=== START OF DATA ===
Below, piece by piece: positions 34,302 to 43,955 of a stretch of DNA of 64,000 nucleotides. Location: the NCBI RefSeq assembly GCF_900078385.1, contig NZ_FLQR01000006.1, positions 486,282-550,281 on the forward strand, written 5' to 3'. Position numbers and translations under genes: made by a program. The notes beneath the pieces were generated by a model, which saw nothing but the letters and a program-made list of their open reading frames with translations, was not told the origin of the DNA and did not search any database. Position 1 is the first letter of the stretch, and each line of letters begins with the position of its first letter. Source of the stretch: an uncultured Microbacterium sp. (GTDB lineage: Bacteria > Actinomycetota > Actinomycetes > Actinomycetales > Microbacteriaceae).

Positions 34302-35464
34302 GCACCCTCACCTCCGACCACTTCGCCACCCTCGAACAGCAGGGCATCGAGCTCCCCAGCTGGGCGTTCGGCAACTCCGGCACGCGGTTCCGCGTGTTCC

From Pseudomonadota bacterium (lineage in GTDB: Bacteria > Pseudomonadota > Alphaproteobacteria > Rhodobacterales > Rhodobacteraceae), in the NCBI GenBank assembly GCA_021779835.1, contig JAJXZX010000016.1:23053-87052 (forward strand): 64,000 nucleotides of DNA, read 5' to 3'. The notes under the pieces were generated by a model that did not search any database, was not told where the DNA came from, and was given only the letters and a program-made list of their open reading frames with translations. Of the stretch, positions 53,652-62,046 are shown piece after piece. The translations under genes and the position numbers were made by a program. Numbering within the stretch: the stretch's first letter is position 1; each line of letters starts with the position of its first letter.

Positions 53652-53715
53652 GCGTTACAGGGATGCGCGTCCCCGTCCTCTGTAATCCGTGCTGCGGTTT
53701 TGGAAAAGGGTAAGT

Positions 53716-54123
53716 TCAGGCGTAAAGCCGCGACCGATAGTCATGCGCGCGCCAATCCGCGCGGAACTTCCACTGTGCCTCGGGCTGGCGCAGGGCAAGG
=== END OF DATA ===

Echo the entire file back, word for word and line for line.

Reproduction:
Below, piece by piece: positions 34,302 to 43,955 of a stretch of DNA of 64,000 nucleotides. Location: the NCBI RefSeq assembly GCF_900078385.1, contig NZ_FLQR01000006.1, positions 486,282-550,281 on the forward strand, written 5' to 3'. Position numbers and translations under genes: made by a program. The notes beneath the pieces were generated by a model, which saw nothing but the letters and a program-made list of their open reading frames with translations, was not told the origin of the DNA and did not search any database. Position 1 is the first letter of the stretch, and each line of letters begins with the position of its first letter. Source of the stretch: an uncultured Microbacterium sp. (GTDB lineage: Bacteria > Actinomycetota > Actinomycetes > Actinomycetales > Microbacteriaceae).

Positions 34302-35464
34302 GCACCCTCACCTCCGACCACTTCGCCACCCTCGAACAGCAGGGCATCGAGCTCCCCAGCTGGGCGTTCGGCAACTCCGGCACGCGGTTCCGCGTGTTCC

From Pseudomonadota bacterium (lineage in GTDB: Bacteria > Pseudomonadota > Alphaproteobacteria > Rhodobacterales > Rhodobacteraceae), in the NCBI GenBank assembly GCA_021779835.1, contig JAJXZX010000016.1:23053-87052 (forward strand): 64,000 nucleotides of DNA, read 5' to 3'. The notes under the pieces were generated by a model that did not search any database, was not told where the DNA came from, and was given only the letters and a program-made list of their open reading frames with translations. Of the stretch, positions 53,652-62,046 are shown piece after piece. The translations under genes and the position numbers were made by a program. Numbering within the stretch: the stretch's first letter is position 1; each line of letters starts with the position of its first letter.

Positions 53652-53715
53652 GCGTTACAGGGATGCGCGTCCCCGTCCTCTGTAATCCGTGCTGCGGTTT
53701 TGGAAAAGGGTAAGT

Positions 53716-54123
53716 TCAGGCGTAAAGCCGCGACCGATAGTCATGCGCGCGCCAATCCGCGCGGAACTTCCACTGTGCCTCGGGCTGGCGCAGGGCAAGG